• Yes, it appears to be a $PATH problem as you stated. Things work as before when I use /usr/local/bin/psql to access the database. Either Lion didn't have a system PostgreSQL or my $PATH was set up differently. It's been a year since I last muddled with this so I can't remember exactly. As for the Unix user...with a Homebrew install of PostgreSQL the server is launched by launchd and the user is set to the local user who installed it, as a default. Things are set up differently on Mac OS X Server which starts up PostgreSQL automatically under postgres.
    – Meltemi
    Commented Jul 26, 2012 at 22:10


psql -U rails -d myapp_development -h localhost


psql -U rails -d myapp_development -h

I don't know of any config file for the psql client. However psql does respect a number of environment variables that correlate to command line options.

So to have the psql automatically use the socket of your choice you can set the PGHOST variable to the directory containing the socket. i.e.

psql -d mydatabsase
  • 1
    It's not documented anywhere I can find that you can set PGHOST to the directory where the socket files live. But that does in fact work. Thanks! Commented Jun 5, 2017 at 20:53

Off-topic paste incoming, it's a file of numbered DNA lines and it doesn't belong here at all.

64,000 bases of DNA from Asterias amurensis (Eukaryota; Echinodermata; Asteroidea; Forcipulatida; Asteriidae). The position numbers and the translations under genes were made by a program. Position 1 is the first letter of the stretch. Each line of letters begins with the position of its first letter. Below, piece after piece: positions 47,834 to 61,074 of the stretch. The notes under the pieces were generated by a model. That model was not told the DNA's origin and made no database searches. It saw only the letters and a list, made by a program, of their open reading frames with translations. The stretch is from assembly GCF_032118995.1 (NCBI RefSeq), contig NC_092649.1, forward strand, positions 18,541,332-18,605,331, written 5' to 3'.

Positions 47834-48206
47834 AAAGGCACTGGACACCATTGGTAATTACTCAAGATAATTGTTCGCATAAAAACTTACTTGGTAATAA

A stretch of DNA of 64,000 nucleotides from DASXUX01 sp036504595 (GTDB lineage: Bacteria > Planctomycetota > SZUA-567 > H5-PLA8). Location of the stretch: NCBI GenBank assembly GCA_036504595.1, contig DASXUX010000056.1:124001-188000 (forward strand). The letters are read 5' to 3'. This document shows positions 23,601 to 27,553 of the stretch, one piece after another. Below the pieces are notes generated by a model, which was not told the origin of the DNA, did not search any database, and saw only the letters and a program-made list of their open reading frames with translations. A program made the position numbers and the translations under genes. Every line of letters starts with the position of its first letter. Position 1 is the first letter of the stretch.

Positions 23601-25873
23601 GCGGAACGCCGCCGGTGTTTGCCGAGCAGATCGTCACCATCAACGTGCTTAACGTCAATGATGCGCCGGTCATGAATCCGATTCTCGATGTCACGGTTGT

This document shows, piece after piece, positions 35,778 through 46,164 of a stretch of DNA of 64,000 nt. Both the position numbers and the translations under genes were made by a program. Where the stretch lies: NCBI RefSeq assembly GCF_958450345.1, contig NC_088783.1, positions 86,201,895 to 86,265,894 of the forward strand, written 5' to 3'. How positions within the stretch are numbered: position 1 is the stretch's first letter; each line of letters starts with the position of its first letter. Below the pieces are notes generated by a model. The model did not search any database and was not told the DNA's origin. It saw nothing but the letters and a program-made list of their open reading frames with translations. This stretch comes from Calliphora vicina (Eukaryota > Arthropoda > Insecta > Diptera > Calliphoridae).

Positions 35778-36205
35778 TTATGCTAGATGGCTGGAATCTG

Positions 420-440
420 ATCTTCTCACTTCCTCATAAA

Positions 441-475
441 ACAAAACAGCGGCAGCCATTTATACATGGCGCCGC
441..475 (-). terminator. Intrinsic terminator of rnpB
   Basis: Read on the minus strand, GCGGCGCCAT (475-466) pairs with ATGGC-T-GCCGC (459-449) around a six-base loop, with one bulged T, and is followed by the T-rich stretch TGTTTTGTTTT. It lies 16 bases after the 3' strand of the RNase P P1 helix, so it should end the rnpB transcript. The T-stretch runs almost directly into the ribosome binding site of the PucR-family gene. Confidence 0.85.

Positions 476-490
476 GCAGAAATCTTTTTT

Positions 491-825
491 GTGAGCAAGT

Late, but I found this helpful: http://tammersaleh.com/posts/installing-postgresql-for-rails-3-1-on-lion

That was for Lion, but I was having same issues as the one in this thread after upgrading from 10.6.8 to Mountain Lion and having installed PostgreSQL via HomeBrew prior while on 10.6.8. I also had the mysterious /var/pgsql_socket_alt folder post-upgrade, but I just removed it and created /var/pgsql_socket as suggested by @wolftron. However, that wasn't the final solution.

If I left unix_socket_directory blank/commented out in postgresql.conf, any projects existing prior to the upgrade would complain that the socket in /var/pgsql_socket was missing. But if I changed conf and hard-coded var/pgsql_socket, any new projects would complain that the socket in /tmp was missing. Very frustrating...until I re-installed pg gem in an pre-10.8 project (gem uninstall pg && gem install pg) and left unix_socket_directory commented out in conf file. After a quick pg_ctl to restart the server, both new and old projects worked. My pgsql socket lives in /tmp now, fwiw.

Sidenote: if you are using activerecord-postgresql-adapter gem, uninstall it first, then re-install pg, then install activerecord-postgresql-adapter again.


I've only just signed up to the dba SE, so don't seem to be able to comment on the relevant post (what a crock!).